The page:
Ancient Monuments

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Bowl barrow on Cothelstone Hill, 1.07km north east of St Agnes' Well

A Scheduled Monument in Bishop's Lydeard, Somerset

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Latitude: 51.0875 / 51°5'14"N

Longitude: -3.1561 / 3°9'22"W

OS Eastings: 319120.674951

OS Northings: 132655.581825

OS Grid: ST191326

Mapcode National: GBR LZ.CL7N

Mapcode Global: FRA 4687.XXR

Entry Name: Bowl barrow on Cothelstone Hill, 1.07km north east of St Agnes' Well

Scheduled Date: 23 June 1975

Last Amended: 7 February 1997

Source: Historic England

Source ID: 1015087

English Heritage Legacy ID: 29361

County: Somerset

Civil Parish: Bishop's Lydeard

Traditional County: Somerset

Lieutenancy Area (Ceremonial County): Somerset


The monument includes a bowl barrow on the hill-top plateau of Cothelstone
Hill on the Quantocks. It is an irregular elongated mound, partly surrounded
by a ditch, possibly altered from its original structure. The mound is 27.6m
in length and 12m-14m wide, standing up to 1.2m above the ditch, which is
evident to the north, west and east, 2.5m-3.5m in width.
It was first noted as a barrow by L V Grinsell in 1969.

The site of the monument is shown on the attached map extract.
It includes a 2 metre boundary around the archaeological features,
considered to be essential for the monument's support and preservation.

Source: Historic England

Reasons for Scheduling

The area of the Quantock Hills, although small in extent, is one of the few
remaining expanses of open moorland in southern Britain. Its archaeological
importance lies in the existence of a landscape displaying examples of
monuments tracing the exploitation of the hills from the Bronze Age onwards.
Well-preserved monuments from the Bronze Age and Iron Age, including round
barrows, cairns, settlements, hillforts and a trackway, as well as later
industrial remains, give insights into changes in the pattern of land use on
the hills through time. These earthworks are one of the key components of the
Quantocks' broader landscape character.
Bowl barrows, the most numerous form of round barrow, are funerary monuments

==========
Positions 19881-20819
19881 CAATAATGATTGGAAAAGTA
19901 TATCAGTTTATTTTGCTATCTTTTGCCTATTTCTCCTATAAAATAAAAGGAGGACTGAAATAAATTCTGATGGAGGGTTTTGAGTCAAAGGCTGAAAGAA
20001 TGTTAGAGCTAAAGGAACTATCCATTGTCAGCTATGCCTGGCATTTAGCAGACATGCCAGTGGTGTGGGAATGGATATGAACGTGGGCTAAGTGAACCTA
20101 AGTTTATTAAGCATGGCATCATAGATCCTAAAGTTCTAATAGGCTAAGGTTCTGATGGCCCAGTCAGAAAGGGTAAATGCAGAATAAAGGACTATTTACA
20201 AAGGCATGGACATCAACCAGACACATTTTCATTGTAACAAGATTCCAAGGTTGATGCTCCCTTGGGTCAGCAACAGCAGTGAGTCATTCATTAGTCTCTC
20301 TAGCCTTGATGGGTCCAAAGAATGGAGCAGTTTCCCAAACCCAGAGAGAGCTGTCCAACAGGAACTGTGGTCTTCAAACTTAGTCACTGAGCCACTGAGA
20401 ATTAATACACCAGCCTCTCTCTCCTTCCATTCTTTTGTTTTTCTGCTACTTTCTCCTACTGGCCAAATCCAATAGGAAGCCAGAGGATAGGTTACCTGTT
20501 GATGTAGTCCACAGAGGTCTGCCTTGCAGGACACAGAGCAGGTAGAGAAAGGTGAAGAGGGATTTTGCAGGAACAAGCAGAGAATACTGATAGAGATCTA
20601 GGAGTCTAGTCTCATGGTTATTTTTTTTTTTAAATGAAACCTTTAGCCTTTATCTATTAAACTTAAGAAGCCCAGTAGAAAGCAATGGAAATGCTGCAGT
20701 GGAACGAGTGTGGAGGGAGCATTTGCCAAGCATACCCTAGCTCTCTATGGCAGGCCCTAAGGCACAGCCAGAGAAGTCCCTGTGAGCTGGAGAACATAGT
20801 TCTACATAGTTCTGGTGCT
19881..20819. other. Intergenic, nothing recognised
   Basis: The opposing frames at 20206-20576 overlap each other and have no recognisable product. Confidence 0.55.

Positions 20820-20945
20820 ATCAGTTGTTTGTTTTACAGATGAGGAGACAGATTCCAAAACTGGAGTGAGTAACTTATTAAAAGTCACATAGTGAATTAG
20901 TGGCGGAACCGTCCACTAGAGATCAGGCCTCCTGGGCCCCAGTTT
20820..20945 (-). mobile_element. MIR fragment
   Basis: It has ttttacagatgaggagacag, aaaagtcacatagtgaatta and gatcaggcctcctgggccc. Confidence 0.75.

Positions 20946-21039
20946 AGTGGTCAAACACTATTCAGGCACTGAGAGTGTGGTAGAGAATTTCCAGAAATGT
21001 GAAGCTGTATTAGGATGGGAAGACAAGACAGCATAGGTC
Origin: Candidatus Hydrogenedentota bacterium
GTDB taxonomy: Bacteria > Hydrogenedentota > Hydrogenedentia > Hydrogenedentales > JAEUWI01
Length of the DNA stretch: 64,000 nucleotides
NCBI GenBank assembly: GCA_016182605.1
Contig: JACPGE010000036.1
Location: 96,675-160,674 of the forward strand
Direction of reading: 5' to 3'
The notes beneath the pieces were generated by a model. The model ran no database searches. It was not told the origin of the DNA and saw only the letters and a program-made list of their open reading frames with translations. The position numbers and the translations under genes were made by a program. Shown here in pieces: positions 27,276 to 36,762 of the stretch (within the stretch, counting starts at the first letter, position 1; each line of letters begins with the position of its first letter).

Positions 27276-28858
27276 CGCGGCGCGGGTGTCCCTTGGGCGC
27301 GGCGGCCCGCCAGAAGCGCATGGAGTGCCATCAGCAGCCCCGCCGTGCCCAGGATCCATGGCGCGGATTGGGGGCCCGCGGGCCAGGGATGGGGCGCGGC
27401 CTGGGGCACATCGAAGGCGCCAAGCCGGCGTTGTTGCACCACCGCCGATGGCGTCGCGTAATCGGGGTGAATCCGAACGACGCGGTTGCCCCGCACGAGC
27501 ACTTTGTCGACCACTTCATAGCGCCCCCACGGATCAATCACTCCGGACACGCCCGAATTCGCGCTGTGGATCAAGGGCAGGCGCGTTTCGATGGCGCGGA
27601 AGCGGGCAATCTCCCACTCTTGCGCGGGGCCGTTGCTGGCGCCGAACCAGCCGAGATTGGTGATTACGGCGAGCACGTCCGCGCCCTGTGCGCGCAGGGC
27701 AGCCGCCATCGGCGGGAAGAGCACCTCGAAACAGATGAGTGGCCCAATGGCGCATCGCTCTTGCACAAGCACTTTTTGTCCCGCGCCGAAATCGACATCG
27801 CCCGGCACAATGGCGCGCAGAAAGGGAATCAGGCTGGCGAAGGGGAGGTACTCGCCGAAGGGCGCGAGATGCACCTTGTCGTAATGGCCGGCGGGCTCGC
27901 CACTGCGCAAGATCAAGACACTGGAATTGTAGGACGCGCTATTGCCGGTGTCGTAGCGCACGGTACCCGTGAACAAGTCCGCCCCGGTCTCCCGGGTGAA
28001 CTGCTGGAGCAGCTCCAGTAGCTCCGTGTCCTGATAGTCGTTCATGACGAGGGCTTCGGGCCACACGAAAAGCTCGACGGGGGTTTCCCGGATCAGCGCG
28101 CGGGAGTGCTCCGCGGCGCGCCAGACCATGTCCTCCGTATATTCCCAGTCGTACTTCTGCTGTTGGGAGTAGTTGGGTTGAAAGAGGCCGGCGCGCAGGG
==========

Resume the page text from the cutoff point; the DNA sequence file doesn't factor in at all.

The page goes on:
dating from the Late Neolithic period to the Late Bronze Age, with most
examples belonging to the period 2400-1500 BC. They were constructed as
earthen or rubble mounds, sometimes ditched, which covered single or multiple
burials. They occur either in isolation or grouped as cemeteries and often
acted as a focus for burials in later periods. Often superficially similar,
although differing widely in size, they exhibit regional variations in form
and a diversity of burial practices. There are over 10,000 surviving bowl
barrows recorded nationally (many more have already been destroyed), occurring
across most of lowland Britain. In excess of 30 bowl barrows can be found on
the Quantock Hills. Often occupying prominent locations, they are a major
historic element in the modern landscape and their considerable variation in
form and longevity as a monument type provide important information on the
diversity of beliefs and social organisations among early prehistoric
communities. They are particularly representative of their period and a
substantial proportion of surviving examples are considered worthy of

Cothelstone Hill lies at the south end of the sandstone ridge of the
Quantocks, has high visitor rates and exhibits a range of monuments in a
comparatively small area.
The bowl barrow on Cothelstone Hill survives well, despite possibly having
been subject to alterations and will contain archaeological and environmental
evidence relating to its structure, function and period of construction.

Source: Historic England


Books and journals
Grinsell, L V, 'Proceedings of the Smerset Archaeological and Nat.Hist Society' in Somerset Barrows Part 1, , Vol. 113, (1969), 28

Source: Historic England

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